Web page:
A Letter from the Front: Vicksburg, 1863

Erich L. Ewald


Indiana Magazine of History, Volume 91, Issue 3, pp 321-325

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A Letter from the Front: Vicksburg, 1863

Edited by Erich L. Ewald*

The American Civil War consisted of a vast accumulation of small tragedies that forever left a mark upon Hoosier families. Scarcely an Indiana city, town, or village remained unaffected by the endless casualty reports that came flooding in from every quarter of the conflict. The young men who marched off from those towns in the early days of the war to the accompaniment of waving flags and brass bands could not realize fully the sacrifice that would be demanded of them. During the course of the rebellion Hoosiers marched and fought literally from the Potomac to the Rio Grande. The countryside separating the two great rivers is marked by graves bearing quiet testimony to the extent of their sacrifice.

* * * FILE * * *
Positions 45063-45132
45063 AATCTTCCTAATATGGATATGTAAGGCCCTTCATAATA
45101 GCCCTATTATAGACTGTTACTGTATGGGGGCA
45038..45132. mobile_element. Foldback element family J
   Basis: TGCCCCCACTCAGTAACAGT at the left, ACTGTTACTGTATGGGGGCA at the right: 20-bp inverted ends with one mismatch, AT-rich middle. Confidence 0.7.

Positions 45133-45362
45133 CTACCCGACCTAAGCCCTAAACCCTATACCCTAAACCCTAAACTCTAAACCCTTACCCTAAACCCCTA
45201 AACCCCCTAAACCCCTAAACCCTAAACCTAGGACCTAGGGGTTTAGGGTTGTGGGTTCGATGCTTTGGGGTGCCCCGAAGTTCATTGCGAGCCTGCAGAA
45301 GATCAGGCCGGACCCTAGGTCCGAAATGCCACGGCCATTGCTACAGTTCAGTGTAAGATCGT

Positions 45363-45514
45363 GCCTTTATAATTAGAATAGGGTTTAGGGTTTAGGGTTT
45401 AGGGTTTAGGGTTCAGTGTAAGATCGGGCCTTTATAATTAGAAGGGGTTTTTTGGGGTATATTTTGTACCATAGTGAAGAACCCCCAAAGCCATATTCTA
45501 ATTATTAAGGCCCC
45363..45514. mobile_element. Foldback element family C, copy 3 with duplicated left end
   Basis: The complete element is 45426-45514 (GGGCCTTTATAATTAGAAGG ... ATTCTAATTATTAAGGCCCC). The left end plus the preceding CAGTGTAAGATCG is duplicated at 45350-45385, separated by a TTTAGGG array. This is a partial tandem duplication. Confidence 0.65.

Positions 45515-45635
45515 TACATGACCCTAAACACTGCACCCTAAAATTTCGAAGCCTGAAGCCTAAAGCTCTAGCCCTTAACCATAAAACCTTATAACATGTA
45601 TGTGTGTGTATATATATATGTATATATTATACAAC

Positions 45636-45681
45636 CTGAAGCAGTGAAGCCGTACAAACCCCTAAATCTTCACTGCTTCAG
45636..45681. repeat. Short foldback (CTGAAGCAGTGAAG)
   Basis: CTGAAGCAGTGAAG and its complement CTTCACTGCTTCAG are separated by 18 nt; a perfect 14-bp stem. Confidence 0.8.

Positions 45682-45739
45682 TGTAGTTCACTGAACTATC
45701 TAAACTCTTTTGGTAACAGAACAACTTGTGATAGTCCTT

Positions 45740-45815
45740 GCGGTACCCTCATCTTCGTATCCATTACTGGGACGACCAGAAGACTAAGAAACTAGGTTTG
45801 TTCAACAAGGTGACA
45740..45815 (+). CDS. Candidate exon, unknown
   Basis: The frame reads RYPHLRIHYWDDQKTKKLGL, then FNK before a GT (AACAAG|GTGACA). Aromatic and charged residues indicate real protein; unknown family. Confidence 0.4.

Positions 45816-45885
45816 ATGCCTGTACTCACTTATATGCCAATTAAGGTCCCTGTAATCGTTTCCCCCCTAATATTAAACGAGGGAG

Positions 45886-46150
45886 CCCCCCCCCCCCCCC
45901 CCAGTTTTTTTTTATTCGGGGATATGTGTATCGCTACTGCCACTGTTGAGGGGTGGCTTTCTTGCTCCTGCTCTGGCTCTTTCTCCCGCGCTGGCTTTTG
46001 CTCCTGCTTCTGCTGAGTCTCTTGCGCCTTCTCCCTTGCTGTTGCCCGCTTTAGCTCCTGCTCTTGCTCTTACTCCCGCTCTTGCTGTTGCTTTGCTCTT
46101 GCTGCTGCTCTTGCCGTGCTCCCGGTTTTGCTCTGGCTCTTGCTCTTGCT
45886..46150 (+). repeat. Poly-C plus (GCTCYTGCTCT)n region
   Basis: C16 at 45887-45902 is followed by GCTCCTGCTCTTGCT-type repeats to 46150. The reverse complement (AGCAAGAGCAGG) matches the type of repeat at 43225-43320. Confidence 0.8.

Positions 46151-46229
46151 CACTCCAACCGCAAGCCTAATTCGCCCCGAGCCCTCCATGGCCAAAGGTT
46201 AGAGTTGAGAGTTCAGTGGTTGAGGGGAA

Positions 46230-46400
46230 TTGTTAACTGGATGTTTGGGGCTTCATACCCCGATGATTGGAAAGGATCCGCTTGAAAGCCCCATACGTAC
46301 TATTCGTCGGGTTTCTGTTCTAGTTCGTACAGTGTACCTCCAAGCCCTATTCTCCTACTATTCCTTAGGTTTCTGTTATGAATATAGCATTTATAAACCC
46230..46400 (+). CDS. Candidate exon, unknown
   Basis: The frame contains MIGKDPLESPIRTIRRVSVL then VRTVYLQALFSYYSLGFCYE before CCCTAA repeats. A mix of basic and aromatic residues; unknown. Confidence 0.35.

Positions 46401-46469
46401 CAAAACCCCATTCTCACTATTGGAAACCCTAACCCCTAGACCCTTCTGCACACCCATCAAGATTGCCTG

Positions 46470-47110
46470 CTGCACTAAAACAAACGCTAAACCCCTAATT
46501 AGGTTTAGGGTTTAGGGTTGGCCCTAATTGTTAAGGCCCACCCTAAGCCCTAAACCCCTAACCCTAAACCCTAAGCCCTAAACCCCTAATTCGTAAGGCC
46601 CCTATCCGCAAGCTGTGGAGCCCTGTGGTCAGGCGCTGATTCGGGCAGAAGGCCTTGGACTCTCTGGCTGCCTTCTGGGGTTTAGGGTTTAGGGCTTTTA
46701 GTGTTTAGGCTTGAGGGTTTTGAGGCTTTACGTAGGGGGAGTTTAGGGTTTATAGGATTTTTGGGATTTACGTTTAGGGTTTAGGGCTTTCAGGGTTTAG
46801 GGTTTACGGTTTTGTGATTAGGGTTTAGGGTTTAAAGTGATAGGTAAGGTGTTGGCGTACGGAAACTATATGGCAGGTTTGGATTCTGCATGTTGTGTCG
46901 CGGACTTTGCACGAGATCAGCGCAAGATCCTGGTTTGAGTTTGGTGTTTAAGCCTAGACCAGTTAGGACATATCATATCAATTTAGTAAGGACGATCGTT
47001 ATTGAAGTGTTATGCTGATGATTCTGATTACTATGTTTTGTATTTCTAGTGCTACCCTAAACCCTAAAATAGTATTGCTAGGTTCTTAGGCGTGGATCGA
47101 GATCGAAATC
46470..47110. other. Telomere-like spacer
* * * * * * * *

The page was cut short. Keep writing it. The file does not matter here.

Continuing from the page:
Joseph B. Gossett was one of those soldiers. The Honey Creek (Henry County) native was twenty-two years old when he enlisted in Company F of the Eighth Indiana Volunteer Infantry Regiment.1 After a raucous, bell-ringing departure from New Castle, Gossett and seventy-four additional Henry County volunteers mustered in with the rest of the regiment in Indianapolis. The Eighth trained briefly and left for the front in time to distinguish itself at Rich Mountain in western Virginia.2